Whereas the Netherlands were instrumental in changing the way the Commission worked in the last ten years, France appears to have grown weaker in Brussels: this is supported by its weakness inside the European Parliament, a smaller number of high ranking French officials in the Commission and constantly changing European Ministers. France has long had a problematic relationship with EU environmental policies – from the opposition of its hunter lobby to the birds’ directive, to implementation problems on nitrates pollution from farm activities or to its fisheries’ impact on young fish stocks. Thus a weakened France could in principle have been good for environmental policies. But despite its decreasing weight in “everyday” Brussels, France still managed to influence EU environmental legislation at critical points – both positively and negatively. For example, Sarkozy’s 2008 European Presidency signalled a “return to Europe” – building on the success of the 2007 German presidency it yielded a deal on the Climate and Energy package. But one should not exaggerate the impact of this French “victory” for climate policy: France did not become a green leader after 2005. This is perhaps best illustrated by the recent 2013 Common Agricultural Policy (CAP) reform, where France opposed CAP greening, and thus undermined a key attempt to mainstream environmental policy in the EU.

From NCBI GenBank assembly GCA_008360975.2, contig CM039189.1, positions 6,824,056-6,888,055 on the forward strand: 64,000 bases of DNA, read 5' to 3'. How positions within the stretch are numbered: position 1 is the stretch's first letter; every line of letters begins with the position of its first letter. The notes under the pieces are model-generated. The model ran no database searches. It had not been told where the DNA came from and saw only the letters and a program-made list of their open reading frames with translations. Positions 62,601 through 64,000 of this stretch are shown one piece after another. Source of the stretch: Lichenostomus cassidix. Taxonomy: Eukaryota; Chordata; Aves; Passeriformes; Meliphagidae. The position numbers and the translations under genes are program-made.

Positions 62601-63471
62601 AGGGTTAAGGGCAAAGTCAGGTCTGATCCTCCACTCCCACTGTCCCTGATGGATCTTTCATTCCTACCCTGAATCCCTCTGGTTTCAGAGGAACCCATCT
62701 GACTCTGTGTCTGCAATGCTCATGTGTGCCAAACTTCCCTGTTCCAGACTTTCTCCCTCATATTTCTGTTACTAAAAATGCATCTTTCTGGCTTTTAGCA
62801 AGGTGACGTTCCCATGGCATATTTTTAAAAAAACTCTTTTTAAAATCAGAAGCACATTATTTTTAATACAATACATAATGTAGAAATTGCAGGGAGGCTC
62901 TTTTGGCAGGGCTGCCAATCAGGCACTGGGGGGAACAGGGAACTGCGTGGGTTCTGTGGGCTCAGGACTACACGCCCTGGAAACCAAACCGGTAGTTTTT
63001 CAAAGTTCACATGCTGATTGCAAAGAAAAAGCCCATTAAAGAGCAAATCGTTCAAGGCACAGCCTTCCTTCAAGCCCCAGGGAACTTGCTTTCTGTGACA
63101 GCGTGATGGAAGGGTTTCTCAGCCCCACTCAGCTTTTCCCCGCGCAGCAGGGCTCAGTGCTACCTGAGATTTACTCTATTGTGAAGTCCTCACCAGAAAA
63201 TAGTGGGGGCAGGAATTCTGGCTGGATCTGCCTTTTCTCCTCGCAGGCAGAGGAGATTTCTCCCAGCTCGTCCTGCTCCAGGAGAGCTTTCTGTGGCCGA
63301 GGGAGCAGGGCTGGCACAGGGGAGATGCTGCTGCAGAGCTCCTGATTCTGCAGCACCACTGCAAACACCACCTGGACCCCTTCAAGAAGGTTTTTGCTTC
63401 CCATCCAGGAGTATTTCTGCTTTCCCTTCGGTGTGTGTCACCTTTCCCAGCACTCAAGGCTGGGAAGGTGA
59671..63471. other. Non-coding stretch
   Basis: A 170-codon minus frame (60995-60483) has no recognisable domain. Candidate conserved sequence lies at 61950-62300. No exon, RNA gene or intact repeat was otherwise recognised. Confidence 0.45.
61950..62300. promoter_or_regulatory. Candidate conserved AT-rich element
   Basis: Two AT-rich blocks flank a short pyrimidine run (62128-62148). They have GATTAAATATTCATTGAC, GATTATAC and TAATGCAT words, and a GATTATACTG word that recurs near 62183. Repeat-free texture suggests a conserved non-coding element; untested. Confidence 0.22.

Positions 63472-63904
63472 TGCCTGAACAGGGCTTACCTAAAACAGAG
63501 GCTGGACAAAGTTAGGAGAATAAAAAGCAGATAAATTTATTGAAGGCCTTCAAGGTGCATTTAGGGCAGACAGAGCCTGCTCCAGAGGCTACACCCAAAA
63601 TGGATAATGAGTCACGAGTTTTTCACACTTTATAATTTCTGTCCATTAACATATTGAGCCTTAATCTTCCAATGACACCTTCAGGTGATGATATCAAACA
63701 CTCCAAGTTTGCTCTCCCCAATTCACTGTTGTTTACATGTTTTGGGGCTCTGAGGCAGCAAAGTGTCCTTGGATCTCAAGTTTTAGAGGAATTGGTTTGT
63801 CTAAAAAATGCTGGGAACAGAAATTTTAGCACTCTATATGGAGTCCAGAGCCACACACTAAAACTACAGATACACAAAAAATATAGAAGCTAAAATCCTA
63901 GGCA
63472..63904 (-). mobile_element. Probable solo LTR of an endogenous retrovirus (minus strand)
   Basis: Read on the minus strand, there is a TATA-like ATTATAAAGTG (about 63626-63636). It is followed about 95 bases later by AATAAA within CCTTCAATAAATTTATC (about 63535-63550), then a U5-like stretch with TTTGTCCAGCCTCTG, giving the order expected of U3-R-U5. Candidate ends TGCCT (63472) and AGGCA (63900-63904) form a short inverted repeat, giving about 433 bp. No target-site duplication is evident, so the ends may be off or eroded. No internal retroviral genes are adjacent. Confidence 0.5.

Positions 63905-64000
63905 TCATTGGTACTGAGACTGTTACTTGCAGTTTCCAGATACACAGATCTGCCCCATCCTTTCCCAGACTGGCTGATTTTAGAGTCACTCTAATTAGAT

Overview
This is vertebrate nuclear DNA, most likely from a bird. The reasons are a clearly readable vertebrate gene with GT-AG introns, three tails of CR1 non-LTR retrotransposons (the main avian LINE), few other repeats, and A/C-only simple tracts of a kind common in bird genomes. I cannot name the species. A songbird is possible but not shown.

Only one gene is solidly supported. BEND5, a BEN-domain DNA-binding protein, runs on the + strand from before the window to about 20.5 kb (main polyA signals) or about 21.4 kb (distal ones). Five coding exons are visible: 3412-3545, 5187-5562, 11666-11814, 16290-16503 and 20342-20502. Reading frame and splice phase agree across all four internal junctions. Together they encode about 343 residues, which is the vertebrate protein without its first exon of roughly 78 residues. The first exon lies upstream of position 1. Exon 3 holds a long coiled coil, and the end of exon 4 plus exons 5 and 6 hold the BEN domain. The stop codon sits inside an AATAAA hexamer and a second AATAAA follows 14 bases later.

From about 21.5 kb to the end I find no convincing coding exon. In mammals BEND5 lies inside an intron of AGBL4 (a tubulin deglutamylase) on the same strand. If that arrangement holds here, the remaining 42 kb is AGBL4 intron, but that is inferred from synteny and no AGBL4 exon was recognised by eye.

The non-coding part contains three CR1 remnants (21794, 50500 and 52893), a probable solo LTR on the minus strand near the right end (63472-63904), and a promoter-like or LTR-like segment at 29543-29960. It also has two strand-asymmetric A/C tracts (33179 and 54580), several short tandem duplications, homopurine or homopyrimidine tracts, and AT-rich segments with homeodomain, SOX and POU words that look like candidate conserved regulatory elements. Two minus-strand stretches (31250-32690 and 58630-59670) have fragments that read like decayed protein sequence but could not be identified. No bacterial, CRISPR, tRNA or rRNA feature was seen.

Ten years later, it may be up to Laurent Fabius, then advocate of the ‘No’ to the Constitution Treaty, now head of Paris COP21 in December, to signal further French re-engagement with Europe. The climate negotiations offer the French another opportunity – indeed an obligation – to lead on environmental issues on behalf of the EU. But, irrespective of the outcome of COP21 and of the French flair for shining in high politics, the last ten years saw a degradation of French influence and engagement in Brussels, which will take long – and more than a successful COP! – to fix.
Lessons for the UK Referendum
While the UK situation differs considerably, the two referendums offer useful lessons: first, referendums cast a long shadow on national politics – it can be very difficult to return to ‘normal’ after a lost referendum. Second, although some issues may be given prominence during campaigns before a referendum, the outcome impacts all policies – thus, the UK in/out referendum is not ‘just’ about migration or even the welfare state. Finally no two referendums are the same: the variety of political systems in the EU means that different states will find their own unique way back in – or out – of Brussels.
 Previously, the French right had split on the narrowly won Maastricht Treaty referendum in 1993.
 See for example the diffusion of the Dutch Standard Cost Model across Europe and at EU level.
 Conference of Parties